cross-posted to Signal Processing, Cross Validated, and World Building Stack Exchange

Hi, I thought I'd also put this here in case there are any field biologists with ideas on the matter.

Problem: After reading a series of fantasy novels, I noticed that the biosphere in that world made no sense. To clarify, this is a world where despite magical occurrences, the world itself is almost entirely non-magical. 'Alternate history magical realism,' perhaps. i.e., unlike, for example, Harry Potter, in which almost all plant and animal species mentioned are fictitious and magical, this series uses real flora and fauna. This allows me to extract information about the fictional world's environment based on the distribution of these animals, by assuming that similar animals will live in similar climates on Earth and in the fictional world.

Ignoring the likelihood that the original author did not put enough thought into worldbuilding to make this a necessarily reasonable endeavor, my idea for how to proceed was as follows:

As maps exist of the fictional world, and the path of the characters can be plotted, I hoped to mark every mention of a specific plant or animal in the text, along with the location of the characters when it occurred, and from this reconstruct a plausible distribution for each species. I've created a theoretical example (in photoshop), for illustration:

enter image description here

where the red dotted line represents the paths of various characters, the orange, green, and blue splotches represent the true distribution of the species; the stars, triangles, and circles represent the locations at which a species is mentioned; and the brown, green, and blue lines represent the reconstructed contours of the distribution.

Is there a method to do such a reconstruction? It sounds a bit like a Monte Carlo analysis, but I figured I should check... (It also sounds rather like the magical programs detective shows use to plot serial killers' locations)

Note: It should be clear from the problem statement that just because a species is not mentioned at a specific location does not mean that it does not exist there. i.e., a sample at a specific location returning only 'A' - 'Bill and Jeff saw a lemur.' - does not exclude the possibility of 'B' and 'C' also at that location, but not sampled. Just because the text may specifically say that Bill and Jeff saw a lemur, and doesn't mention any other flora or fauna doesn't mean we should assume that they are in a universe devoid of anything but the occasional lemur.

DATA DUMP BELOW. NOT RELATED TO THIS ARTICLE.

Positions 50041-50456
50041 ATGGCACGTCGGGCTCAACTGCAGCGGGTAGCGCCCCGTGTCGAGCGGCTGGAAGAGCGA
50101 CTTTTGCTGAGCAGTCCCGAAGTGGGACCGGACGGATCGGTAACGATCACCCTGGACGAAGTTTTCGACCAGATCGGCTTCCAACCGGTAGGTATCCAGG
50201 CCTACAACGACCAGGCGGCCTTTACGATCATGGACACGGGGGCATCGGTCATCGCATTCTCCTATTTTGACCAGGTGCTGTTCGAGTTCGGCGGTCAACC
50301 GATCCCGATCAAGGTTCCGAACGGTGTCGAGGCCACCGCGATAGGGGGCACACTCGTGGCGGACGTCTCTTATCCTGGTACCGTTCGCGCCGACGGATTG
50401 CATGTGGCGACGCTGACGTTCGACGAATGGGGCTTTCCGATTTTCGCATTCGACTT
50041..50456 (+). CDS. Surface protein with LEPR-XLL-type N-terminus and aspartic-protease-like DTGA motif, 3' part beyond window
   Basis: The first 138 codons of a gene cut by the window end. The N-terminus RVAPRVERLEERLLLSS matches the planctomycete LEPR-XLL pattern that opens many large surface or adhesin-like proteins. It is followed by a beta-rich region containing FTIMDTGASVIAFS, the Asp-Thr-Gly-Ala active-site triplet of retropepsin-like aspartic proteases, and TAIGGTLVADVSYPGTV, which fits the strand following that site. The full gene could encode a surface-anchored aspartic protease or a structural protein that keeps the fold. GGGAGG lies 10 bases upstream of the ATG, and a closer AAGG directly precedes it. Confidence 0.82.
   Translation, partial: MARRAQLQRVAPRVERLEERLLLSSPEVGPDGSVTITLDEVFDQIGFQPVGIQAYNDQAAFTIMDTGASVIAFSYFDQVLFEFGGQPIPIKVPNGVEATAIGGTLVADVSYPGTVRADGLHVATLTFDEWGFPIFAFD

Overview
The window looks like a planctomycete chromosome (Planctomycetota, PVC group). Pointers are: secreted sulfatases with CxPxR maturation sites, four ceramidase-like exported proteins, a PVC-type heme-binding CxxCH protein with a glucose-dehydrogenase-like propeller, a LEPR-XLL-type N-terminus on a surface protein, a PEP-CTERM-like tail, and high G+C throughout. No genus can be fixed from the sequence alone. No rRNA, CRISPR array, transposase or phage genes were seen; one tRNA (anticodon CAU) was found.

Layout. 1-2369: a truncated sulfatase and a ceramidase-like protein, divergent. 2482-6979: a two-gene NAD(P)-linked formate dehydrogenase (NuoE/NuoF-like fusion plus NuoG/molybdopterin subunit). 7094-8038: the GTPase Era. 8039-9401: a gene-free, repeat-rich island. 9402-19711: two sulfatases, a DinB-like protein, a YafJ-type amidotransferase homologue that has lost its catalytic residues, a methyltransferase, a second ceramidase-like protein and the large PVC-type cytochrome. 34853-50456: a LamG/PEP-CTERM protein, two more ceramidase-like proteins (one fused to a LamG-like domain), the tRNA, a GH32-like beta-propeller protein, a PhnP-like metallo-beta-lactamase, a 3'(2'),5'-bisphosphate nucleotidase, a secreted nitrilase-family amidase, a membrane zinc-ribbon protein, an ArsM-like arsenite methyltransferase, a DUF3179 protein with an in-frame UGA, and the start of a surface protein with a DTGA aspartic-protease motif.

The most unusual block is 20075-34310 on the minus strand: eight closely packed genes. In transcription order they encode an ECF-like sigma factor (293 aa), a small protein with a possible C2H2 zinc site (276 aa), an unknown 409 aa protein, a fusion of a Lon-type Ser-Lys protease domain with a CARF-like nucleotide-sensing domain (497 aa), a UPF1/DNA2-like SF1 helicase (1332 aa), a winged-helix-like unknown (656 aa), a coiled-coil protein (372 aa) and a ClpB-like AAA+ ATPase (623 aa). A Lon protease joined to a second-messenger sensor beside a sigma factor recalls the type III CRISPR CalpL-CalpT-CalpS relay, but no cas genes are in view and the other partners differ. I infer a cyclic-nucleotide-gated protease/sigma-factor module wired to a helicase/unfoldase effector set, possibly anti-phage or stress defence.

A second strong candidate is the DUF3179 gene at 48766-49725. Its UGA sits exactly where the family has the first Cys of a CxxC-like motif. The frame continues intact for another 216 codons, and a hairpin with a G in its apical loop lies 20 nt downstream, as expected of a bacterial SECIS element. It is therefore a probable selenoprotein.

Final Thoughts: Ideally, the analysis method would further:

  • take into account the coverage of the paths, and not assume that (in the example above) nothing exists in Mexico or northern Canada, just because there are no samples taken there. Remember that samples can only be taken along paths.
  • take into account edges, in this case coastlines. If A, B, and C are land animals, it does not make sense that a reconstruction of their distribution would include water, even if their range surrounds a lake or something.

Sorry for the long-winded explanation. Any thoughts?

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    $\begingroup$ I'm voting to close this because it is not a biological question. $\endgroup$ – canadianer Mar 16 '15 at 6:30
  • $\begingroup$ This is not a biological question though these kinds of measurements are performed by ecologists. It is mostly about placing sensors and tracking movements. Even if the question was on-topic it is not clear what you want to ask. $\endgroup$ – WYSIWYG Mar 16 '15 at 8:15